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Housing work threatened by fixed costs regime

The Ministry of Justice plans to extend the fixed recoverable costs (FRC) regime in April 2023. After a recent announcement that there would be a delay of this regime to legally aid housing possession cases by 2 years.

Many housing lawyers are pushing for an exemption from fixed recoverable costs for all housing cases funded by Conditional Fee Agreements or Legal Aid due to concerns that those providers will no longer be able to continue, saying they pose an ‘existential threat’ to the sector. FRC’s in housing disrepair counterclaims and standalone claims, also unlawful eviction and others which will hit firms and organisations the most. There is a real concerns that FRC need to be re-evaluated for all housing cases if there is to be a housing advice and representation sector to deliver the governments commitments to access to justice.

Those who provide housing legal aid need the financial sustainability of the ability to recover reasonable or assessed costs, or inter partes costs from the opponent due to the low legal aid rates at which providers are paid. In the case where a client is legally aided and successful in its case and the opponent is Ordered to pay costs, the provider is entitled to costs at inter partes rates rather than the lower legal aid rates.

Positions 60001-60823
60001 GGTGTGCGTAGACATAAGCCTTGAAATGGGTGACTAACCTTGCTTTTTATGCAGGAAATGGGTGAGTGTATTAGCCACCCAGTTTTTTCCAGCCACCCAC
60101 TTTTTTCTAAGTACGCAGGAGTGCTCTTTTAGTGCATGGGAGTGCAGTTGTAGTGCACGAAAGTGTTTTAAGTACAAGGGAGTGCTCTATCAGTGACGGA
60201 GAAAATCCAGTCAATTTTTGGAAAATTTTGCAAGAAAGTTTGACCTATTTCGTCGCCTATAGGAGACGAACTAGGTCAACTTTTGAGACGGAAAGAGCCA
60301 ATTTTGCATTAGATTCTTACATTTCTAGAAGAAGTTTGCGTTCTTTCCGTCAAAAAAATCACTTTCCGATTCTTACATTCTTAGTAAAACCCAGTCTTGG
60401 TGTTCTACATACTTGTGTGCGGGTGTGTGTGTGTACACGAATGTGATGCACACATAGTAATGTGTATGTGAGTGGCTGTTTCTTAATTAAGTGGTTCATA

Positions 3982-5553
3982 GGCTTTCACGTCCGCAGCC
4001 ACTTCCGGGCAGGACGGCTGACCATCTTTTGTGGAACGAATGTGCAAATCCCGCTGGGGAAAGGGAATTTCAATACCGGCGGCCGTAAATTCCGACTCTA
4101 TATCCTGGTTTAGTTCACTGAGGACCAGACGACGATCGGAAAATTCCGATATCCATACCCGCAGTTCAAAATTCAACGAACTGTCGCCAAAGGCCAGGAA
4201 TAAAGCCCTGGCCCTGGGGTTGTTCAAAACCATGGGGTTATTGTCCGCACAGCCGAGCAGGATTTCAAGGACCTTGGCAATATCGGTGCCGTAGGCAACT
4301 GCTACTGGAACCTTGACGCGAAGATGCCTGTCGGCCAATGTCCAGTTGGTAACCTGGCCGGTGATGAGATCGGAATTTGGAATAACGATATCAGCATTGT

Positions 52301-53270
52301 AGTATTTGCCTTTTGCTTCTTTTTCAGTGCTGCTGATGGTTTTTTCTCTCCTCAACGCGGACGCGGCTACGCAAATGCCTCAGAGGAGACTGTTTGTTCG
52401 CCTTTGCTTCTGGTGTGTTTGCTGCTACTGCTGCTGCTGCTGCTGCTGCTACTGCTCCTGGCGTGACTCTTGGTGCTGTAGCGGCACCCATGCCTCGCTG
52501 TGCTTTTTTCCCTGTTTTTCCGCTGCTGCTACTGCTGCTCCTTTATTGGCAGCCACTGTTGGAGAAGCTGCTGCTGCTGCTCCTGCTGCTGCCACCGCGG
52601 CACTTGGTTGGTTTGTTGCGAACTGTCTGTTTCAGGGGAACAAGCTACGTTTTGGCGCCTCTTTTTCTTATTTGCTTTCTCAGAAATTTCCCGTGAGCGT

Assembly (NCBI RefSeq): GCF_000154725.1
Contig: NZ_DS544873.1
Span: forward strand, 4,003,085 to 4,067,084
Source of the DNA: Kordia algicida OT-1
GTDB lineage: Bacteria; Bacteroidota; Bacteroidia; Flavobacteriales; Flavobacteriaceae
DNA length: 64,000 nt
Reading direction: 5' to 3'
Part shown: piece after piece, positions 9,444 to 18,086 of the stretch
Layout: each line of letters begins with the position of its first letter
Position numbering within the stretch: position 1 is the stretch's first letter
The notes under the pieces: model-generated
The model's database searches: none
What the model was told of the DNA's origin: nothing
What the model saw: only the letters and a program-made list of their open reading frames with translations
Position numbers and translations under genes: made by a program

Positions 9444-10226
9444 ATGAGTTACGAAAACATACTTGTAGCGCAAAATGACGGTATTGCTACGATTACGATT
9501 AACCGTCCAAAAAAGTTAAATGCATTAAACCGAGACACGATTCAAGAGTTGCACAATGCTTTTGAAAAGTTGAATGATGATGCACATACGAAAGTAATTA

A report has been commissioned by Hawke Legal, a consultancy specialising in legal management has estimated the average fees of private practice las firms would fall by 23% as a result of FCR’s whilst the average income of a Law Centre or other non for profit would fall by about 20%. This study was based on 131 housing cases at 19 providers of housing law services, the majority being private practice and a third law centres. As a result of the study on FRC’s into housing, it appears likely solicitors firms and non for profit organisations will have to close their housing departments. The knock on effect could be significant and could lead to some legal aid providers closing altogether.

After LASPO many legal aid providers ceased trading, creating legal aid deserts, now with the plan to introduce the regime in April next year, this could have a significant impact of further practices closing and certainly does not assist with the governments commitments to access to justice.


By Laura Hannan – Housing Law Solicitor

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